The first macaw reintroduction took place in April, with a second small flock scheduled for release at the end of June. After this, small groups of 10 to 12 birds at a time will be released until a quota of 60 to 70 for this year is met. The reintroductions will then continue until 2015, and if successful will result in a doubling of the species’ current numbers in the region.

Close up photo of scarlet macaws allopreening

The main threats to the scarlet macaw are habitat destruction and the pet trade

Speaking about the reintroduction, Alejandro Estrada, one of the leading researchers from the Institute of Biology at UNAM, explained that they should “create a scarlet macaw corridor that will reconnect the remnant populations with the introduced macaws and will result in a region-wide restoration of the scarlet macaw in its northernmost distribution in the Neotropics.”

Preparing for release

Before the captive-bred scarlet macaws can successfully be released, they need to be trained in how to survive in the wild. This includes housing the birds in groups for several weeks to encourage them to form flocks, as well as training them to recognise wild foods and to avoid predators, including humans.

Once released, the birds will be provided with extra food to supplement their diets as they adjust to foraging for wild foods, which include fruits, nuts, seeds, flowers and leaves. According to Estrada, now that the first birds are living wild, they will be able to act as ‘tutors’ for new flocks, helping them to adapt more quickly.

The released macaws will be tracked over the coming years, to monitor how the reintroduction efforts are going. Artificial nest boxes will also be set up in the release area.

Photo of a flock of scarlet macaws in flight with red and green macaws

Scarlet macaws usually live in pairs or small family groups, which may join together into larger flocks

Encouraging support

The macaw reintroduction efforts have received encouraging support from the Mexican government, which has helped to publicise the species’ return to the wild. Various campaigns have helped to build a sense of local pride in this beautifully coloured bird, and the community around Palenque already appears to be captivated by its reappearance.

Those involved in the project are hopeful that this sense of pride in and concern for the scarlet macaw will also help to develop a greater interest in the conservation of the region’s tropical forests and the other species which inhabit them.


Read more on this story at Mongabay – Flying rainbows: the scarlet macaw returns to Mexico.

Find out more about scarlet macaw conservation at The ARA Project and the Tambopata Macaw Project.

View photos and videos of the scarlet macaw on ARKive.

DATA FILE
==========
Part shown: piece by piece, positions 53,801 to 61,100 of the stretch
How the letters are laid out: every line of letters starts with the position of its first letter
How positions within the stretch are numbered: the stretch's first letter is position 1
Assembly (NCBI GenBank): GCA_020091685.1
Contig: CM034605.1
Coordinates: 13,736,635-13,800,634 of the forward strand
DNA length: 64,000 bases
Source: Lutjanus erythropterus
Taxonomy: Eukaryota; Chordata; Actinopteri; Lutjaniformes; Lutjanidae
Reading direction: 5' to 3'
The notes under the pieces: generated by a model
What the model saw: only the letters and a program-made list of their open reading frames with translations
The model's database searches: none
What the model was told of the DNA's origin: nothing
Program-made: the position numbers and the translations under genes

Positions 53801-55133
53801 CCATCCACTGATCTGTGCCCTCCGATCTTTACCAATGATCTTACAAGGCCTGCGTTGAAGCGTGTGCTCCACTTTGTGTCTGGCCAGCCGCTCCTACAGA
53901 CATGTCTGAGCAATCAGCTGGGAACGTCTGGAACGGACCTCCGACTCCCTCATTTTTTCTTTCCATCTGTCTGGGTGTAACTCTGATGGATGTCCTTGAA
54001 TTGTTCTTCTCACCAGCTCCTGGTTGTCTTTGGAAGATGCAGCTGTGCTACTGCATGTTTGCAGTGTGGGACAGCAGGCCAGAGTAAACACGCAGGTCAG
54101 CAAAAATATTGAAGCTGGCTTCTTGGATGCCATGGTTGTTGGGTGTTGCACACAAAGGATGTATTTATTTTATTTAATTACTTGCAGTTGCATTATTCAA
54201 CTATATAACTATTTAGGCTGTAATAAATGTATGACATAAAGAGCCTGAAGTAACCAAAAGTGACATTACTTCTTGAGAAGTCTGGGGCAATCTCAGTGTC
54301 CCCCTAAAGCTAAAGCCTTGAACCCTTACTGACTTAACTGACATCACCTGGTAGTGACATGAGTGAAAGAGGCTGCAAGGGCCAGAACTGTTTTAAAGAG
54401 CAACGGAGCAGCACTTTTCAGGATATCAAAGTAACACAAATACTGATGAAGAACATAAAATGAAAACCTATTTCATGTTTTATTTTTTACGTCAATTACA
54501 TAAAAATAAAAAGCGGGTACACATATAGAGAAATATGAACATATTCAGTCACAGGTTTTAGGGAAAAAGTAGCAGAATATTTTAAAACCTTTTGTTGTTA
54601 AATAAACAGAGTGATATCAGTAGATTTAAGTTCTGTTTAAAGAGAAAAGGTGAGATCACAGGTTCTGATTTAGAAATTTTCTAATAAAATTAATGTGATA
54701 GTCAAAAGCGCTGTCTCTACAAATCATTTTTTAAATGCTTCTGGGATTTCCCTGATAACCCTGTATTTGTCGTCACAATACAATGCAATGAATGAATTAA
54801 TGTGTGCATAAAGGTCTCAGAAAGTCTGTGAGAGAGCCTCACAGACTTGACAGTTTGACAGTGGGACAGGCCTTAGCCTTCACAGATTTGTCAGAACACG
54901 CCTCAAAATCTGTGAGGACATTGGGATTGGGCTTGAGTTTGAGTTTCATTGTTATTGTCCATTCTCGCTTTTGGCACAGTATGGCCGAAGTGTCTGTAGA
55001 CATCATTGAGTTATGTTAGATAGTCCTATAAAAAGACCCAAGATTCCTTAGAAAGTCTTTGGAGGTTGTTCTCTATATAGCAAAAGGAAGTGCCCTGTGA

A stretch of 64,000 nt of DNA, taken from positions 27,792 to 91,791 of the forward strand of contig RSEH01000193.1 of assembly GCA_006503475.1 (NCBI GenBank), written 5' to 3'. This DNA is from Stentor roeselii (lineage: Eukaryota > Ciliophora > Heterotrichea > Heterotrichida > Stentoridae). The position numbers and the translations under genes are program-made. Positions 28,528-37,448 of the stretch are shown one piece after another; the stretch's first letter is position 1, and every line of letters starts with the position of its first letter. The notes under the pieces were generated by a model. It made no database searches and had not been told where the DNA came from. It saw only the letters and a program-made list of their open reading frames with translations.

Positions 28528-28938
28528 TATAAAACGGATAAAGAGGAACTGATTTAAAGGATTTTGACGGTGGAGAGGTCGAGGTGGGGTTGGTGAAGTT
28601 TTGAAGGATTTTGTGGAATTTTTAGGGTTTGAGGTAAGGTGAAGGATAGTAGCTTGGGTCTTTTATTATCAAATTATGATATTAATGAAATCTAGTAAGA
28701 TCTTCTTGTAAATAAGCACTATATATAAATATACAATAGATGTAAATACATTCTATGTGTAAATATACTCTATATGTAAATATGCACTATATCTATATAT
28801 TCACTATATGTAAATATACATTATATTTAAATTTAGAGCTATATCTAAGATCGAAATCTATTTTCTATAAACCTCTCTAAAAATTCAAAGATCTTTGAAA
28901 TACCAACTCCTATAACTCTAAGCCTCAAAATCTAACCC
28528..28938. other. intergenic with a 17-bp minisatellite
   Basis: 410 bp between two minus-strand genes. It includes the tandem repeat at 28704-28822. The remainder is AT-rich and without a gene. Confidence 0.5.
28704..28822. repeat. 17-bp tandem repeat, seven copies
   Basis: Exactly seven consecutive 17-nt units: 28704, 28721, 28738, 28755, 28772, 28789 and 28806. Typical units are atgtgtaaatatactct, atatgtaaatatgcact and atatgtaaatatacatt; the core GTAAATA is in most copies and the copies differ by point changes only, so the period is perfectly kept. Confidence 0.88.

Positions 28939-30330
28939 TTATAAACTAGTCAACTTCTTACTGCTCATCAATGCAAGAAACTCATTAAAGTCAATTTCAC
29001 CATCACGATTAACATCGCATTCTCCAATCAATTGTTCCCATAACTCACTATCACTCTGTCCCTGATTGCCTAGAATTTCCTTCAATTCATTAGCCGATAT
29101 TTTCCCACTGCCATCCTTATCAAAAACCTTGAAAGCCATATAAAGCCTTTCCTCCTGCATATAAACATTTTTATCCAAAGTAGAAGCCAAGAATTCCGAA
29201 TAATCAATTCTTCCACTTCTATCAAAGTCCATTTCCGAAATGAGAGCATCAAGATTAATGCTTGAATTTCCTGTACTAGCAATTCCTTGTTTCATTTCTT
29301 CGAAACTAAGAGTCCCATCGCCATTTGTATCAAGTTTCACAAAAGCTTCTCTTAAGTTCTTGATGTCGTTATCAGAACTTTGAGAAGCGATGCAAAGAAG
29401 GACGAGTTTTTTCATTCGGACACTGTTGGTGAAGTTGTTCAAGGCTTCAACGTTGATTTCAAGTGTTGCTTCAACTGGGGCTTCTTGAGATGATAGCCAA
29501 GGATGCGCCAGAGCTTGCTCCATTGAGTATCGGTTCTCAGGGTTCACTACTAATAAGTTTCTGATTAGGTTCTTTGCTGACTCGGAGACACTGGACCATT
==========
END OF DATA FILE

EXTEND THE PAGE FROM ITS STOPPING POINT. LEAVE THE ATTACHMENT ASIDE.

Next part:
Liz Shaw, ARKive Text Author

Jun 10

The Mexican government has approved an important measure which aims to protect the vaquita, a porpoise species thought to be the world’s rarest and most threatened marine mammal.

Vaquita image

The vaquita is classified as Critically Endangered on the IUCN Red List

Critically Endangered

The vaquita is the smallest porpoise species in the world, reaching a maximum length of just 1.5 metres, and is the only cetacean endemic to Mexico, being found only in the upper Gulf of California.

Sadly, it also has the unfortunate distinction of being the most threatened marine mammal. Classified as Critically Endangered on the IUCN Red List of Threatened Species, the vaquita is struggling for survival as a result of becoming entangled in gill nets and trawl nets cast by commercial and artisanal fisheries to catch shrimps and fish, including sharks. It is estimated that between 39 and 84 vaquitas drown as bycatch every year, which is a worryingly high number given that, in 2007, only an estimated 150 individuals of this species remained.

Positive action

Fortunately, according to WWF-Mexico, positive action is now being taken to promote sustainable fisheries in the vaquita’s range, in measures which will benefit the species as well as fishermen and their families. A new regulation will establish shrimping standards in Mexico, and will define the types of fishing gear permitted in different zones of the country.

Vaquita image

Drowning in fishing nets is the main threat to the vaquita

An official norm

The new regulation, known as an ‘official norm’, has come into play as a result of a WWF petition to Mexico’s President Enrique Peña Nieto. Signed by an impressive 38,000 people from 127 countries, the petition requested that measures be established to protect the vaquita whilst also ensuring that fishermen can continue to earn a living through sustainable fishing.

With this norm, drift gillnets – one of the nets used in artisanal shrimping operations in which vaquitas die incidentally – will be gradually substituted, during a three year period, for selective fishing gears that do not kill this porpoise, but that allow fishers to keep earning their livelihoods,” said Omar Vidal, WWF-Mexico’s Director General.

The effective application of the norm requires the participation and commitment of local fishermen. The optimal use of the net requires the development of particular skills; therefore, the support of the government and other organizations through training and temporary compensation programs will be essential along the fisher’s learning curve.”

This positive action represents a major opportunity to promote sustainable fisheries in the Gulf of California region, whilst simultaneously protecting an endemic threatened species.

View more photos of the vaquita on ARKive.

To learn more about protecting our marine environment, visit the World Oceans Day page or take part in ARKive’s ocean-themed virtual scavenger hunt.


Kathryn Pintus, ARKive Text Author